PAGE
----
SL 10.6.x Users How Are You Preventing Future Flashback Threats

Discussion in 'macOS' started by ixodes, Apr 30, 2012.

  1. ixodes macrumors 601

    ixodes

    Joined:
    Jan 11, 2012
    Location:
    Pacific Coast, USA
    #1
    It seems that future flashback or other malware attacks are predicted.

    What are you doing to prepare for that?

    Obviously migrating to Lion is one choice since that's where Apple is placing its focus.

    But I want to stay with 10.6.8 and don't want to be forced into Leopard. I'm sure their are others like myself who prefer Snow Leopard.

    It appears Apples not going to support us, so we must find our own solutions.

    Your feedback is appreciated.
     
  2. GGJstudios macrumors Westmere

    GGJstudios

    Joined:
    May 16, 2008
    #2
    Macs are not immune to malware, but no true viruses exist in the wild that can run on Mac OS X, and there never have been any since it was released over 10 years ago. The only malware in the wild that can affect Mac OS X is a handful of trojans, which can be easily avoided by practicing safe computing (see below). Also, Mac OS X Snow Leopard and Lion have anti-malware protection built in, further reducing the need for 3rd party antivirus apps.
    1. Make sure your built-in Mac firewall is enabled in System Preferences > Security > Firewall

    2. Uncheck "Open "safe" files after downloading" in Safari > Preferences > General

    3. Disable Java in your browser (Safari, Chrome, Firefox). This will protect you from malware that exploits Java in your browser, including the recent Flashback trojan. Leave Java disabled until you visit a trusted site that requires it, then re-enable only for the duration of your visit to that site. (This is not to be confused with JavaScript, which you should leave enabled.)

    4. Change your DNS servers to OpenDNS servers by reading this.

    5. Be careful to only install software from trusted, reputable sites. Never install pirated software. If you're not sure about an app, ask in this forum before installing.

    6. Never let someone else have access to install anything on your Mac.

    7. Don't open files that you receive from unknown or untrusted sources.

    8. For added security, make sure all network, email, financial and other important passwords are long and complex, including upper and lower case letters, numbers and special characters.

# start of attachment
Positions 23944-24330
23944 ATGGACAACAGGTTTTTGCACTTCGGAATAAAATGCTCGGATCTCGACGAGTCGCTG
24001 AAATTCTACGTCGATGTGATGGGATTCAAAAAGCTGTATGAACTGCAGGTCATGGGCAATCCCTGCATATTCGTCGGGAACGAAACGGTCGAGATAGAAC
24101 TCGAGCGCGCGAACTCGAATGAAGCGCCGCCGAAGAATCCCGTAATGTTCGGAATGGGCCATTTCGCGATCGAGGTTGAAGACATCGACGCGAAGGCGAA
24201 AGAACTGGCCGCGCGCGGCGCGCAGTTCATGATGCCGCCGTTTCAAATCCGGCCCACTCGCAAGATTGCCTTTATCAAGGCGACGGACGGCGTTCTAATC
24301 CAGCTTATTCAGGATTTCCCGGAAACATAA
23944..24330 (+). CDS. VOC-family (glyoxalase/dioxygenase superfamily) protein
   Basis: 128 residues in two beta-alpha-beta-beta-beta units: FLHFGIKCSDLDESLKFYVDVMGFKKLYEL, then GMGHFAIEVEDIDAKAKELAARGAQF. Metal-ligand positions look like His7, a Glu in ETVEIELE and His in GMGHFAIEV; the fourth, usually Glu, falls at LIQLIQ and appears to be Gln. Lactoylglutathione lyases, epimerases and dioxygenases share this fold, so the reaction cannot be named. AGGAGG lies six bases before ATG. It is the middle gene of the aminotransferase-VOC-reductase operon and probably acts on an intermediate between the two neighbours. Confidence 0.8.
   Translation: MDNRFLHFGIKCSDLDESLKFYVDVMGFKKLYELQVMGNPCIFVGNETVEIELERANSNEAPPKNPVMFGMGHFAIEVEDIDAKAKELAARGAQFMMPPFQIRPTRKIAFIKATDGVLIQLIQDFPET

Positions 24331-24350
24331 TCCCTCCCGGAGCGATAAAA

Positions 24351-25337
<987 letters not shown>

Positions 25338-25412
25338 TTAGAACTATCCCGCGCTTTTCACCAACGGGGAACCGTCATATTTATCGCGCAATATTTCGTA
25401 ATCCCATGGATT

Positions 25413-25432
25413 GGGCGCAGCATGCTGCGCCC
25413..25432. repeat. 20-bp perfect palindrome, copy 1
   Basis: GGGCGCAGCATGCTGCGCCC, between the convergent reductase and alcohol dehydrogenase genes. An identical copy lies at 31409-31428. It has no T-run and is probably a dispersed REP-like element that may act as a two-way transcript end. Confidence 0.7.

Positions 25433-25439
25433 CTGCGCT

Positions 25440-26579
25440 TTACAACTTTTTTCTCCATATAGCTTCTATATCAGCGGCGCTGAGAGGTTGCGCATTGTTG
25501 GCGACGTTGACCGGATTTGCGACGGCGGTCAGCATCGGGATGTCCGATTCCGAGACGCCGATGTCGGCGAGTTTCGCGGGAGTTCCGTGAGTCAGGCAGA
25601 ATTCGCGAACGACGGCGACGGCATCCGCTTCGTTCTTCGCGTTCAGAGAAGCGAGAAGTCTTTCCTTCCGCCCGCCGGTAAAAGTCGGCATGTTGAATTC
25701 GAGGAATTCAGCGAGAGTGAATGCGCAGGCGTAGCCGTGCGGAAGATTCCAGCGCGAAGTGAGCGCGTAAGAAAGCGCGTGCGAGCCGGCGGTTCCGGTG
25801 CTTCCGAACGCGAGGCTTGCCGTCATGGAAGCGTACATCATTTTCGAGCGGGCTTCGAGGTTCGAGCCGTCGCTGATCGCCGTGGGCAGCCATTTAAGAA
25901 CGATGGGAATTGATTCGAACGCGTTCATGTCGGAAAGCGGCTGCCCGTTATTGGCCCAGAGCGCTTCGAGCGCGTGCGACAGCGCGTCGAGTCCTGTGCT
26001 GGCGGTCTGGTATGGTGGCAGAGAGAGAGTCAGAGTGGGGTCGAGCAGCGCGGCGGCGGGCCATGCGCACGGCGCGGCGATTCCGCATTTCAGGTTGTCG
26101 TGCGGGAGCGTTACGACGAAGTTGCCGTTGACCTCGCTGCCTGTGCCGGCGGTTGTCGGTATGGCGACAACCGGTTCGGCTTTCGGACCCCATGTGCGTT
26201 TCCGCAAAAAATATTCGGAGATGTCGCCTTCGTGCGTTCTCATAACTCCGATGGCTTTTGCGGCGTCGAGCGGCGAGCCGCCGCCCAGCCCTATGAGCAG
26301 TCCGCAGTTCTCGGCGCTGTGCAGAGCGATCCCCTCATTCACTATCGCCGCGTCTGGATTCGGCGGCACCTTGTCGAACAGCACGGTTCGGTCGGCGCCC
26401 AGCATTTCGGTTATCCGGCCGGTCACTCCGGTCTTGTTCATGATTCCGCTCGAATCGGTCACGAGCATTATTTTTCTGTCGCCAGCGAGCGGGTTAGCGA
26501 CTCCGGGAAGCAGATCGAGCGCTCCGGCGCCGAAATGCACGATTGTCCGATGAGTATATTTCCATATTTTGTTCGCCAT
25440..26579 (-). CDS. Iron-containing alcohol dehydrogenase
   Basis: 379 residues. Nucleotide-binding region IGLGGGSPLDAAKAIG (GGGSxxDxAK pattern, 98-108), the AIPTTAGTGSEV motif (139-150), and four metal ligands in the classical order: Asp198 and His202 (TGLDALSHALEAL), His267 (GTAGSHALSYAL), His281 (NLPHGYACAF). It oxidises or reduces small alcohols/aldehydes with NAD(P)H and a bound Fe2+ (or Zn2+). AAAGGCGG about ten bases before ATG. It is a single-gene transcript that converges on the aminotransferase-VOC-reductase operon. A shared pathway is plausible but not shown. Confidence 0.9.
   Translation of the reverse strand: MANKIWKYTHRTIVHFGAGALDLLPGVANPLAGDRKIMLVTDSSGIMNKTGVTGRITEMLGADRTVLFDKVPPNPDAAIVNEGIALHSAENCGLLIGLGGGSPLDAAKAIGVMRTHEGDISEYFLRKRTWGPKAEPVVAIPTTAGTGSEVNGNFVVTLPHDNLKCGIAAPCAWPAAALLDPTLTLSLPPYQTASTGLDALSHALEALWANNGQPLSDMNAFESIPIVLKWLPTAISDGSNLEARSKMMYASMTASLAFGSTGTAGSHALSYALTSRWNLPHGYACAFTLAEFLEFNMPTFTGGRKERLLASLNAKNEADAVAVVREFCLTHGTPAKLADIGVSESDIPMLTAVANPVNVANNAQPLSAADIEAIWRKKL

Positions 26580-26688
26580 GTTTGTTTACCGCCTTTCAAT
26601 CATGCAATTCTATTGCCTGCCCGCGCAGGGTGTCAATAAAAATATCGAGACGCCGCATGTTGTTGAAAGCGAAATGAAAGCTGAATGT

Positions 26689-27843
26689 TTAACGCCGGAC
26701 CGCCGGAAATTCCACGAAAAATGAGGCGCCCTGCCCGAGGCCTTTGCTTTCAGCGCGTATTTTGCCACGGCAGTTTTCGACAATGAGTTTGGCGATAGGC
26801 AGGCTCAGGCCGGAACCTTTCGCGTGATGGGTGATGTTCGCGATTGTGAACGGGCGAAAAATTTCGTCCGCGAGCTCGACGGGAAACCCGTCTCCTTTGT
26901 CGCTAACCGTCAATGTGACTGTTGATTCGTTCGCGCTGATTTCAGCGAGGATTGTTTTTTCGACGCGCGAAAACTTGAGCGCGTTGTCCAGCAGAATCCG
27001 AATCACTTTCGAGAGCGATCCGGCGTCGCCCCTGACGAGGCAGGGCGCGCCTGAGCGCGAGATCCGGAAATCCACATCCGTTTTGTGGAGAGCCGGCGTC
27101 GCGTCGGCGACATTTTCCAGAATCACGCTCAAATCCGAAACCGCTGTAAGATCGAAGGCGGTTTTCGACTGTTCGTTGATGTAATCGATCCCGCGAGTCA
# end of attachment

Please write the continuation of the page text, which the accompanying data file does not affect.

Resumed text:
9. Always keep your Mac and application software updated. Use Software Update for your Mac software. For other software, it's safer to get updates from the developer's site or from the menu item "Check for updates", rather than installing from any notification window that pops up while you're surfing the web.
    That's all you need to do to keep your Mac completely free of any Mac OS X malware that has ever been released into the wild. You don't need any 3rd party software to keep your Mac secure.
     
  3. ixodes thread starter macrumors 601

    ixodes

    Joined:
    Jan 11, 2012
    Location:
    Pacific Coast, USA
    #3
    To GGJstudios, thanks for taking the time to confirm much of what I knew, and provide other suggestions I was unsure about.

    Frankly I'm completely satisfied with highly optimized 10.6.8, as opposed to trying, yet failing to get to that same level of confidence in Lion / Mountain Lion thus far.

    I want to stay with 10.6.8 until there's a true benefit to my work in upgrading to Apples latest at some point in the future.

    Conversely, am I being too concerned with the changes in Lion / Mountain Lion?

    That said, I would value your thoughts & opinions on which version of OS X you are using, and your planned upgrade path, reasons & timing, if you're so inclined.

    Thanks.
     
  4. GGJstudios macrumors Westmere

    GGJstudios

    Joined:
    May 16, 2008
    #4
    There's no reason to upgrade to Lion or Mountain Lion unless they have some feature that you need or want that isn't being provided in Snow Leopard. Upgrading simply for the sake of upgrading is usually unnecessary. Many users are still running Leopard or Snow Leopard without any problems.

    I generally prefer to sit and wait when a new OS is released, until problems are discovered and resolved and until 3rd party apps can catch up with compatible versions. I haven't seen anything in Lion or Mountain Lion that I want or need. YMMV
     
  5. ixodes thread starter macrumors 601

    ixodes

    Joined:
    Jan 11, 2012
    Location:
    Pacific Coast, USA
    #5
    I'm on the same page with you when it comes to upgrading.

    Never one that must have the latest, just for the sake of it, I'm very happy with My current setup.

    Thanks again for your timely response, professional highly detailed answers, courtesy and helpfulness. I now have the peace of mind I've been seeking.

    Cheers ... :)
     

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